via Raghav veturi
Think back to what life was like 10 years ago today. iPhones were still a glimmer in Steve Jobs’ eye, Donald Trump was a reality TV star and Lehman Brothers was still very much a respected bank. And just as notable for many companies and investors, trading would have just begun on the OTCQX. Clearly, much has changed in politics, tech and finance over the past decade, and through it all, the OTCQX has provided an essential service for public companies around the globe that deserve to be taken seriously, yet don’t have the resources for a listing on the major exchanges.
What’s the OTCQX?
The OTCQX is considered today to be the best of the three tiers that make up the OTC Markets Group for companies that fulfill its qualification criteria, followed by the OTCQB, with the Pink as the bottom tier.
Before the OTC Markets Group adopted this tiered structure, many companies of varying sizes and influence were struggling with a severe credibility gap in the eyes of the public… and understandably so. After all, just about any company was able to trade on the Pink Sheet, regardless of their legitimacy. Since then though, the OTC Markets Group President and CEO R. Cromwell Coulson and his team has been focused on the “Open, Transparent and Connected” nature of the financial marketplace, and have worked to add more legitimacy to OTC stocks.
In a 2008 interview with EQUITIES Magazine, just a year into the launch of OTCQX, Coulson explained why OTC Markets embraced such a significant undertaking to improve this segment of the financial markets.
”We wanted to create a process on top of the inter-dealer quotation system we operate — and on top of the inter-dealer quotation system that the OTC Bulletin Board operates — that gives visibility to the companies that deserve it in the space,” Coulson said. “And with that, we created OTCQX”
He noted that financial professionals in London created the AIM market for emerging growth companies in order to provide transparency and efficiency to securities that aren’t listed on the London Stock Exchange’s main board… a model they emulated when creating the OTCQX.
“We’re building America’s Venture Market,” Coulson told Equities.com in 2015. “If you look around the world, what are the venture markets out there? There’s the TSX Venture Exchange in Canada and the London Stock Exchange has the AIM Market, and then you look at our marketplaces in the US. The big success metric for venture exchanges is the number of graduates to an exchange… We are the US venture market where smaller companies come to season and grow. We’re also where global companies trade that are already listed on a stock exchange in their home market and are looking for a lighter regulatory touch in the US, a market that is more efficient, with less complexity and cost.”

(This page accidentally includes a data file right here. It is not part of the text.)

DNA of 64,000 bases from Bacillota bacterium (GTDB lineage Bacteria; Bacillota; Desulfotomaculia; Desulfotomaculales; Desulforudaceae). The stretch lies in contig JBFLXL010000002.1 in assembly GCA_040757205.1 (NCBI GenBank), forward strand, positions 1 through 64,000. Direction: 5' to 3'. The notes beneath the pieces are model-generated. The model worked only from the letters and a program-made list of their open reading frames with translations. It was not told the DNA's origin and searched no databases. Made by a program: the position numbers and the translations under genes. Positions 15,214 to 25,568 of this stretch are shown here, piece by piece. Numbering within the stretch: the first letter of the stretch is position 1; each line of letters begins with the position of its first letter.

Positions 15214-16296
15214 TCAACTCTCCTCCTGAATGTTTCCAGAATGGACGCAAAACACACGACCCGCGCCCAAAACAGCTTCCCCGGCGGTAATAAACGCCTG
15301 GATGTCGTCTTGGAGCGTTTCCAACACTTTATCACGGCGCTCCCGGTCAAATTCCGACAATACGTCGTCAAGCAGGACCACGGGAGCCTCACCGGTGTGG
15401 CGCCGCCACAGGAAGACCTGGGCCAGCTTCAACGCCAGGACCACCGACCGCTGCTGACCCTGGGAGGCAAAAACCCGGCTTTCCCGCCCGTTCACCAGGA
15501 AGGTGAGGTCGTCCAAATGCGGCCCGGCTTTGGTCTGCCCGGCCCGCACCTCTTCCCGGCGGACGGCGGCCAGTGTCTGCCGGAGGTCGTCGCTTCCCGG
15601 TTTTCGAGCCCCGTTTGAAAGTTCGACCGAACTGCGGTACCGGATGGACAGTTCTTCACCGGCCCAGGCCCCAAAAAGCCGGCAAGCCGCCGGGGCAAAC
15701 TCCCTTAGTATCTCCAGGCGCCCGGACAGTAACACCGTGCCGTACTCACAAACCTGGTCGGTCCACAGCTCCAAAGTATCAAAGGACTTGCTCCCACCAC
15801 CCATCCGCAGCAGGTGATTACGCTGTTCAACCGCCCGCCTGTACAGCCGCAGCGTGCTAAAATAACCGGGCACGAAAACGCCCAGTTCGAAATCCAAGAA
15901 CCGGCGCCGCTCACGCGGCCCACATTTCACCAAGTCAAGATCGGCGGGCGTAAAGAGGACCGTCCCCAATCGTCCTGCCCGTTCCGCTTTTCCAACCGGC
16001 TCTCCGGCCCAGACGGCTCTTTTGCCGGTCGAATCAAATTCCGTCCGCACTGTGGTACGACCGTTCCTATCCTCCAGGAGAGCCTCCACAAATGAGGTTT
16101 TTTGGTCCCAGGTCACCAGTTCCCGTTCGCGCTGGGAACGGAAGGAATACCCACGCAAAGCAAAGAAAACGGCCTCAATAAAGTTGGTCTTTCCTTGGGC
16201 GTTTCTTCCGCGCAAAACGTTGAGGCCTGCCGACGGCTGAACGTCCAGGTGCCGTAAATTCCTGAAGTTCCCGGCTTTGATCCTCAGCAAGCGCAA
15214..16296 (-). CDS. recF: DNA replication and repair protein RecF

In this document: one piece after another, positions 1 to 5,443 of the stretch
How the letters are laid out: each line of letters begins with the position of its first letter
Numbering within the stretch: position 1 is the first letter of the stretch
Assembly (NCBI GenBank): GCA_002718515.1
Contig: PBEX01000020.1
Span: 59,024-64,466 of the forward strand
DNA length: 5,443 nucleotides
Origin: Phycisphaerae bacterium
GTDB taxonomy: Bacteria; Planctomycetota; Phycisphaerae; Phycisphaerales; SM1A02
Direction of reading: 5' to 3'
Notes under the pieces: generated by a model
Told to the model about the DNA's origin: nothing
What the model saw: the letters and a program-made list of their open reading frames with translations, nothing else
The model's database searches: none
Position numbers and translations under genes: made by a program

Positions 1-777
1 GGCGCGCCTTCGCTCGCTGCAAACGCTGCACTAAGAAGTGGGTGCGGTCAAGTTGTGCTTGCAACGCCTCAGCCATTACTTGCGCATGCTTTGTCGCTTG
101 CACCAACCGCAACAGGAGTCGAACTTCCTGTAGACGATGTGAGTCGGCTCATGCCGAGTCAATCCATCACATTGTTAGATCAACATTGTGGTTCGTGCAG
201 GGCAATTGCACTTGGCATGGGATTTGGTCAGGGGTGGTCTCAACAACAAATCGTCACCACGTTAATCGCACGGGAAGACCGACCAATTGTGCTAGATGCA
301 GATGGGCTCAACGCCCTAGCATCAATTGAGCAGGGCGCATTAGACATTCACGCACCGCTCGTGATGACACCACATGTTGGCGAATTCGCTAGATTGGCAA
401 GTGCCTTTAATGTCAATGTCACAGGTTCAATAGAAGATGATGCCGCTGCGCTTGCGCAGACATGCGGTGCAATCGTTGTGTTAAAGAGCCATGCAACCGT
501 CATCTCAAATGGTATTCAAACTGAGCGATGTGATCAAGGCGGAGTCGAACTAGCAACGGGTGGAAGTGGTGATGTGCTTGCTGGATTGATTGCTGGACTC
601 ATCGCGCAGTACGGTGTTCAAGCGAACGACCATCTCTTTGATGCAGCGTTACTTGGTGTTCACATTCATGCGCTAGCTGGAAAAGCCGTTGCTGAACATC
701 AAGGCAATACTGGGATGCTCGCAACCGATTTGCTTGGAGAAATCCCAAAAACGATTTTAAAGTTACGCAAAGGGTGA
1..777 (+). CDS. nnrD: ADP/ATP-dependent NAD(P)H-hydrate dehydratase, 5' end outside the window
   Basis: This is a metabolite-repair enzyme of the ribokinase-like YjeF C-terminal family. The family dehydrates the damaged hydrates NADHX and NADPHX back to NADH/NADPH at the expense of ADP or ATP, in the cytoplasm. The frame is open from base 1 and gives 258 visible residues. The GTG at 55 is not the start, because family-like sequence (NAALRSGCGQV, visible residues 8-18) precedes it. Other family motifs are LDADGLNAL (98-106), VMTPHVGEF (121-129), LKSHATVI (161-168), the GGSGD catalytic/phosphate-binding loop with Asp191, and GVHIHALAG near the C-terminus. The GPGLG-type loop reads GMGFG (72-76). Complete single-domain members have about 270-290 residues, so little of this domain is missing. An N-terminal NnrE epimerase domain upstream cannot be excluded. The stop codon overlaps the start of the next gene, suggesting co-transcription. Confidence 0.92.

“At the top of our marketplaces is OTCQX, which is for our more established companies, companies that are not penny stocks, companies with an operating business,” Coulson said.
How the OTCQX Ensures Legitimacy of Companies Traded on the Exchange
While there are of course many benefits for listing on the largest US exchanges like the NYSE, DOW or Nasdaq, there are also a few major caveats. Perhaps chief among them: It’s expensive. That’s been reason enough for many large and prestigious companies to opt for a listing on the OTCQX over the past decade. There are also many extremely stringent disclosure and legal requirements – and associated fees – inherent in a listing on the major exchanges, which companies can avoid on the OTCQX.
Unlike those on the major exchanges, companies trading on the OTCQX are not required to register or report to the SEC. That’s a great benefit for companies looking to be traded, but it can understandably cause wariness for prospective investors. That’s why the OTC Markets Group requires any traded company to post financial information with the OTC Markets Group. Additionally, US companies must have ongoing operations (i.e., no shell companies) and cannot be in bankruptcy, while foreign issuers must meet the requirements of qualified foreign exchanges.
Additional oversight of the OTCQX securities is provided by requiring sponsorship for each issuer by approved third-party investment banks or law firms, called Principal American Liaison (PAL) for non-US issuers and Designated Advisors For Disclosure (DADs) for US issuers.
These measures help OTCQX Marketplace to aid investors further by:
- Separating superior companies from OTC companies that are financially challenged.
- Separating more ethical companies from those involved in questionable activities.
- Enabling investors to participate in the growth of foreign blue chips.
- Allowing investors to view real-time Level 2 quotes with detailed market data and market depth.
A Proven Model After 10 Years
“It took 10 years for people to say the AIM was a success,” Coulson said back when the platform was only a little over a year old. “We’re building something long term. Our hope is that we can use it as a product to give credibility to the companies that deserve credibility and keep out the companies that don’t.”
Well, it’s been 10 years, and today the OTCQX home to small companies looking for legitimacy and large multinationals alike, allowing the exchange to thrive in an increasingly competitive global marketplace. By Coulson’s own assertion, it appears the OTCQX can be considered a resounding and important success for solid companies going public, and the investors who put their faith in them.